Amazon loses two black leaders: Alicia Boler-Davis, David Bozeman

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Amazon loses two senior executives who run warehouses and transportation.

Alicia Boler-Davis, senior vice president of global customer satisfaction and a member of the company’s leadership team, and David Bozeman, vice president of Amazon Transportation Services, are leaving the company, according to people familiar with the company. case. Both were among the company’s few senior black executives. Amazon has made progress on diversity in its executive ranks in recent years, but only 5.5% of its top executives were black at the end of 2021, according to company data.

The latest departures come after Amazon announced earlier this month that Worldwide Consumer CEO Dave Clark to step down July 1. On Tuesday, Amazon CEO Andy Jassy announcement Longtime Amazon executive Doug Herrington will take over as the new general manager of Amazon stores globally.

Jassy also said Amazon is changing the name of the consumer business to Amazon Stores, adding that it will also bring the operations group under one head, John Felton.

Boler-Davis and Bozeman “decided to explore new opportunities outside of Amazon,” according to an email from Felton seen by CNBC.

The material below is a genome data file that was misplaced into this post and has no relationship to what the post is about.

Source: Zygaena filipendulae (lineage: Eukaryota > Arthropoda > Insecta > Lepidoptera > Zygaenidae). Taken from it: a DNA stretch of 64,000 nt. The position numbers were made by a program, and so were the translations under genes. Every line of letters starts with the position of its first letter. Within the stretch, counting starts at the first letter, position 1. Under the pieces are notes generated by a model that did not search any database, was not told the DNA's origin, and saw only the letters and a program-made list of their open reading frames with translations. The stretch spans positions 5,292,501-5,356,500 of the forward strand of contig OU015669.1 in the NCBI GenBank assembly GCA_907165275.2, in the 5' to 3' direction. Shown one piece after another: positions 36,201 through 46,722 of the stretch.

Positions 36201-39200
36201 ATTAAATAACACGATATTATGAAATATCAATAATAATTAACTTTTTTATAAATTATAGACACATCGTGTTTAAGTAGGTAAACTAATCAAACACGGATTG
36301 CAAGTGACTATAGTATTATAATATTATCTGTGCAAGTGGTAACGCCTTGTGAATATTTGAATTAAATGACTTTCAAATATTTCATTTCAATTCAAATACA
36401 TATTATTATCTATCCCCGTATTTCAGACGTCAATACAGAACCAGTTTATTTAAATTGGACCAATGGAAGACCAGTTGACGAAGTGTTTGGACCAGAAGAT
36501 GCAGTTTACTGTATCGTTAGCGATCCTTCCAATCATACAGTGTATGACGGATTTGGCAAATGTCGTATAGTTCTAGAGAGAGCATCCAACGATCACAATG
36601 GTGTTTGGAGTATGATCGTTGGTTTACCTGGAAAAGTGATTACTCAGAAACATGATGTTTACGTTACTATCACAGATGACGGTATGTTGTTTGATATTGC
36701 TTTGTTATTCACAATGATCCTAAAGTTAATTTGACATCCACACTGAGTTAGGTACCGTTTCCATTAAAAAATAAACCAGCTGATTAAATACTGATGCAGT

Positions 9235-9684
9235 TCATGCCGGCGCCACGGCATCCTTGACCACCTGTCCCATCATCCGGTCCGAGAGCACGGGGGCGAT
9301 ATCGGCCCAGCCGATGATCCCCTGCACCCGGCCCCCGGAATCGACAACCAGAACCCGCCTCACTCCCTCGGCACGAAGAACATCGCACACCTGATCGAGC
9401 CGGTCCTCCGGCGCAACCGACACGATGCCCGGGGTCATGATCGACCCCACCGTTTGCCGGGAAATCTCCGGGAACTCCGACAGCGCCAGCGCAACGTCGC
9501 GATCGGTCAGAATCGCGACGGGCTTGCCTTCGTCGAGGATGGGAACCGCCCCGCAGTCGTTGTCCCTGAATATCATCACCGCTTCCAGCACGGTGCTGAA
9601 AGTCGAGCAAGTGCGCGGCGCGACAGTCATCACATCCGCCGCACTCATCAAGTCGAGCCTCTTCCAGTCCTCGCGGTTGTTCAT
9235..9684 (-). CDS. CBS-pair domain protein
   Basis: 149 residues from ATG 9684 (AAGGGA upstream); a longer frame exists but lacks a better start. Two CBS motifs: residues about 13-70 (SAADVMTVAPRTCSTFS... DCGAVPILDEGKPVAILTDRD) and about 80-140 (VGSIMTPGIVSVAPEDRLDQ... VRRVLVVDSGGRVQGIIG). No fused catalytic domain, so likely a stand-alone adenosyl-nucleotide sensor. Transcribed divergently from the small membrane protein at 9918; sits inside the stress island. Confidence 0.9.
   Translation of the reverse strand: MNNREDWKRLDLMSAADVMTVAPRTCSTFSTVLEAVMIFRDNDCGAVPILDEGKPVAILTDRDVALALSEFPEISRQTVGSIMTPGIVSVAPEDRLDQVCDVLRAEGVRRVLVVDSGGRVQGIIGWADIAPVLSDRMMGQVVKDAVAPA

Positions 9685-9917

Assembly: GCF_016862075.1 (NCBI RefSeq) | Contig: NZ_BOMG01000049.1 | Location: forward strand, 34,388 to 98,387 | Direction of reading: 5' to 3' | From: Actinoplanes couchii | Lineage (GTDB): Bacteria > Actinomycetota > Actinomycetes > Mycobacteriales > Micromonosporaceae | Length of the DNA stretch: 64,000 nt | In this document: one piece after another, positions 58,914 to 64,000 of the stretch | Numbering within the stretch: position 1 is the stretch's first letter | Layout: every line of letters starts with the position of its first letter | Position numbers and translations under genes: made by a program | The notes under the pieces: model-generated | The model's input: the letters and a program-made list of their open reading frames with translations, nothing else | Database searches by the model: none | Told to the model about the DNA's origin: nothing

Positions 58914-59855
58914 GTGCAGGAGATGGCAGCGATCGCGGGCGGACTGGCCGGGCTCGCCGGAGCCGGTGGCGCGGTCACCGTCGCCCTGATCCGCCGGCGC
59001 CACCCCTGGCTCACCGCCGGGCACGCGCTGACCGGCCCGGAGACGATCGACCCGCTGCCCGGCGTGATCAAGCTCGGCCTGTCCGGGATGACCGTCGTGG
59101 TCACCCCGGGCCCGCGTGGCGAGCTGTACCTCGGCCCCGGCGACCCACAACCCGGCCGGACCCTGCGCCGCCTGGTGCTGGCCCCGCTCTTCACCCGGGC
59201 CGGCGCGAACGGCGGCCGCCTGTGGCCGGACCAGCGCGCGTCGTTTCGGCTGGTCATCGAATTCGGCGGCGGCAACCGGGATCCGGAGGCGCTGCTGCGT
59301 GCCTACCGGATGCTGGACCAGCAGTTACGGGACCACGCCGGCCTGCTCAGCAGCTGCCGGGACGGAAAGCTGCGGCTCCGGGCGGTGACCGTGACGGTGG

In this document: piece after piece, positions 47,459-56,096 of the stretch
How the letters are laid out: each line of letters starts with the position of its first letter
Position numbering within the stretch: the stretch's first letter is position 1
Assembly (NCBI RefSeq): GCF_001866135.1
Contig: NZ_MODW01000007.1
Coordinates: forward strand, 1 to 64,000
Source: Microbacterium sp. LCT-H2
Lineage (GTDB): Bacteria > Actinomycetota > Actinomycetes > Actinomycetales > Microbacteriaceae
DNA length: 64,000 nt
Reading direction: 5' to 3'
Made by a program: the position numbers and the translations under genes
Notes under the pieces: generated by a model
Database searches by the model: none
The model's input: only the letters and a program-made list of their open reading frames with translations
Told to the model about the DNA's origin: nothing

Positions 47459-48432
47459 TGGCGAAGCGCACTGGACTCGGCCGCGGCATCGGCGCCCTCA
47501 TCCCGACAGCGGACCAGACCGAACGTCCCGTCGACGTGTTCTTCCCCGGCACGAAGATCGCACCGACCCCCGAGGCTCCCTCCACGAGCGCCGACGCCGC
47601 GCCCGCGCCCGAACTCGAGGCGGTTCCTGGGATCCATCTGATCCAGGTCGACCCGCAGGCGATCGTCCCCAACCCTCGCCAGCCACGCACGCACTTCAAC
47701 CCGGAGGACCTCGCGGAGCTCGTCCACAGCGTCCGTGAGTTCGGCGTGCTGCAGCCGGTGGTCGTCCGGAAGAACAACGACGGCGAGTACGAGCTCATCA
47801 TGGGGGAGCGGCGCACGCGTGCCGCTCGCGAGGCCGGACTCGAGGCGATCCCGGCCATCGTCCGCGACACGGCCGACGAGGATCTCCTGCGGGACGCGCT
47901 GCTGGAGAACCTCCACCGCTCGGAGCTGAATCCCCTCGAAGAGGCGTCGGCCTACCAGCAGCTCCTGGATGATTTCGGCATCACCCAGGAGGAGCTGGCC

Boler-Davis, who joined Amazon in 2019 from General Engines, was a candidate for the job given to Felton. She had “been an impressive and impactful leader for an unprecedented time,” Felton’s email said. She is also the only black member of Amazon’s “S-team,” which is the company’s management team.

Bozeman’s business unit oversaw modes of transportation, including Flex vans and delivery drivers.

“Dave has been with Amazon for over five years and has helped grow Amazon Transportation rapidly, especially during Covid,” Felton’s email read. “He has been instrumental in building and growing our intermediary network and enabling us to succeed.”

Felton’s email went on to say that he wanted to “unite teams” and therefore “organize teams around security, distribution centers, transportation, emerging countries, robotics, supply chain technology and global transportation”.

CNBC technology reporter Annie Palmer contributed to this report.

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